Choosing a kick drum is very straightforward, choose one you like. Depending on the kind of track you want to create you may want a punchy one or a kick thats very round with a long decay. Its up to you! Although I wouldn't really use hardstyle kick for a minimal house track unless its a fill or something but there are no rules in dance music.

Kick drums have 3 components; the sub bass that you feel in the clubs, the mid that punches you and the click that should be self explanatory. Browse your favorite kick library and you will hear these 3 components. pick a kick and plop in in your DAW, in this case I use Ableton.
In the case of Ableton live, I recommend right clicking on the clip in arrangement view and clicking on "show fades". This feature prevents inter sample clicks by fading a sample (bottom of picture above). You will want the click to be present in the sample so move the red line over so the whole kick is there in all its glory.
To buy yourself a lot of headroom, I make a fine cut around 150Hz like in the image above right away, this takes away a frequency that is not very relevant in clubs. This wont take away too much but will give you a but of play later when you add the bass, this EQ cut will not be absolute and I will generally move it it around and compromise with the tight bass and kick im looking for.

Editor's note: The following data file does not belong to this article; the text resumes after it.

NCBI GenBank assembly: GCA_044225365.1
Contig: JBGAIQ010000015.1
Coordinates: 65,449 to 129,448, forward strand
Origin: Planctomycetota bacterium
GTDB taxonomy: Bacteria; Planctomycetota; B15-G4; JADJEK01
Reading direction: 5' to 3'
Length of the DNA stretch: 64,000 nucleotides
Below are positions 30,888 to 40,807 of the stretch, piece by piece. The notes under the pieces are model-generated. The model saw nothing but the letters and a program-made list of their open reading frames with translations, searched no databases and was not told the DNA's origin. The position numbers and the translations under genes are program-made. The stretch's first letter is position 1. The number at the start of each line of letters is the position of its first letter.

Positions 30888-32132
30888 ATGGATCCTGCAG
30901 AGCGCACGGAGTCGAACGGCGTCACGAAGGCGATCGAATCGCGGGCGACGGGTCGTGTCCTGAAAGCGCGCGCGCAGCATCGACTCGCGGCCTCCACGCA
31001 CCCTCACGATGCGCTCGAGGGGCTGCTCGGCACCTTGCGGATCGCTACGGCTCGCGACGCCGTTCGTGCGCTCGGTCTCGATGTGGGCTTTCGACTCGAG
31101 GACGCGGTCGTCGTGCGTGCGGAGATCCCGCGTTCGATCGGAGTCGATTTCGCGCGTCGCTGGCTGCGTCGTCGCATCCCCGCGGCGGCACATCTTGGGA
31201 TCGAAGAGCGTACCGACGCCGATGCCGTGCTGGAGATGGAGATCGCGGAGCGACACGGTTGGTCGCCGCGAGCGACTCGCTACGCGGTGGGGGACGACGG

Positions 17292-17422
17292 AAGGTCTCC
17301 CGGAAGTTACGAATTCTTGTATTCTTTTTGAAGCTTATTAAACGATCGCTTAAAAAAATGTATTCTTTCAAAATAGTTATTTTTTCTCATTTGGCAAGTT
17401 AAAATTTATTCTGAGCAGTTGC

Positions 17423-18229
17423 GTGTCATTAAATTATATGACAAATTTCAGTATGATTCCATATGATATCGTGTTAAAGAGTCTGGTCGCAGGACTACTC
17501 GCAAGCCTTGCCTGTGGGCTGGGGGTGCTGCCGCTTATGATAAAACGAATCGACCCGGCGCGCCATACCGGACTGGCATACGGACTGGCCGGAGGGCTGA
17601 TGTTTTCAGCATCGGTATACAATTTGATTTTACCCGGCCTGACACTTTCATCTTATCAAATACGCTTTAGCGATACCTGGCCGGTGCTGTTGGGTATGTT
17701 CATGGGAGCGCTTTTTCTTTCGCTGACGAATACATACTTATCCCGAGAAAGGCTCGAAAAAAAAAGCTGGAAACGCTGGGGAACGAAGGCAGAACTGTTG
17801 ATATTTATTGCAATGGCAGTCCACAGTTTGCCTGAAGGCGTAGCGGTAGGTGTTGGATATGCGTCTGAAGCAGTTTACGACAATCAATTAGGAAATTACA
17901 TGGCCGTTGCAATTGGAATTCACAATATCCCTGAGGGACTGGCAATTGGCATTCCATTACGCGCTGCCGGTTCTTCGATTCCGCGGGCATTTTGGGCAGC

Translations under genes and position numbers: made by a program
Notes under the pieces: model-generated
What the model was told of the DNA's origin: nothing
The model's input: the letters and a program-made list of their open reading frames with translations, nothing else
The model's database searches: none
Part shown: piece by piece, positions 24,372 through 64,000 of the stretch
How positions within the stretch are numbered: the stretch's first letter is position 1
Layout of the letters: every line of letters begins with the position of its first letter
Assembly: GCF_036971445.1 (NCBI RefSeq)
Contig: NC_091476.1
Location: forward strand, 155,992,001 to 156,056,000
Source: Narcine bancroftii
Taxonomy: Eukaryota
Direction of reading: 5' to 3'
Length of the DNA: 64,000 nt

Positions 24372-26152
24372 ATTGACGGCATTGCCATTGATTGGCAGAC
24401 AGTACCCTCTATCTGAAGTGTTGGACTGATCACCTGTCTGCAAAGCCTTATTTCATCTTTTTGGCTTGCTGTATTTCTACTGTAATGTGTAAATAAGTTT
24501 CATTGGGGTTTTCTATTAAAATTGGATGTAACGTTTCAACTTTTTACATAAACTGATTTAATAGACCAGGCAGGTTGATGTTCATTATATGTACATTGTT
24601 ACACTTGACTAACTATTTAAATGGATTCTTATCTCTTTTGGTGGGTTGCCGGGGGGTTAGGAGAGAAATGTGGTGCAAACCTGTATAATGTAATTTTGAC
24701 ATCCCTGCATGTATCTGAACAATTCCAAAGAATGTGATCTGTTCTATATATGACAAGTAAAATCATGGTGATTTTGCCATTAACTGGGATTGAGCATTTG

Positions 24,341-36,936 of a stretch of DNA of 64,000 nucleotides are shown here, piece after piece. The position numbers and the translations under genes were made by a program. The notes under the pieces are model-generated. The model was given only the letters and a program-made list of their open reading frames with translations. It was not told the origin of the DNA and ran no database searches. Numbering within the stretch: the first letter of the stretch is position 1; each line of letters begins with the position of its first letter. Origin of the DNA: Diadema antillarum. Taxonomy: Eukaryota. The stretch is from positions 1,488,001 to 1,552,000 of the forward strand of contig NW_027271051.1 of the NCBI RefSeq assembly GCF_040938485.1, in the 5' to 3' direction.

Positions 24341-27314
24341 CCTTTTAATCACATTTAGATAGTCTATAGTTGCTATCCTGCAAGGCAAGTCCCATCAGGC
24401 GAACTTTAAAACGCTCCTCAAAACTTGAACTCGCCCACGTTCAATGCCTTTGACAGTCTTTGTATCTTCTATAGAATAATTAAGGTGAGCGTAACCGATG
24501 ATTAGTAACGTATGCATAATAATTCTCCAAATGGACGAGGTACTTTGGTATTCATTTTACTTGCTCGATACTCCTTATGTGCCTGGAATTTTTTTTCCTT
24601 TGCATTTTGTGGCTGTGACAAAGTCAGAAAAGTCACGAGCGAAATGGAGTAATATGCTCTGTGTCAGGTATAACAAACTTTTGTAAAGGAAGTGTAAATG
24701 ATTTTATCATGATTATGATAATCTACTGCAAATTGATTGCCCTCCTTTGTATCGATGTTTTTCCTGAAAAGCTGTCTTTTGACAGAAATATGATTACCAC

I always place is shallow curve like the image above to my kicks EQ. This is in place to add room for snares, claps, leads and bass fundamentals, think of it as a placeholder for something else, its not much of a obtrusive change in the sound. Remember, its not about how instruments sound together not how they sound by themselves, everything has to have its own place. Keep your tracks at a low volume or you ears will get tired and start to play tricks on you. Ever make something late at night that sounds great then you listen to it the next day and sounds way off? Yea our ears get bored and make up things like harmonics, perceived loudness  and the likes.

Once you have something you are happy with, check the levels. Since the track will be based around the kick in many ways you will want it around  -3.00db to -2.00db giving you ample head room to work with, never clip on the master buss. Keep things nice and clear with their own space with the kick all sounding great.
If you are missing a click in your fundamental kick you can add one by jacking a click from another kick like the image above. Mixing kicks together to create new ones is the way to do it. It Requires some EQing and level adjustments but the end result is boom. =]

If you have your kicks set up this way and build your track around it you will have an easier time mastering and making the track louder in the end. You NEVER want an effect working hard on a sound thats loud, make their job easy by keeping sounds low in the beginning and pumping them up afterwards.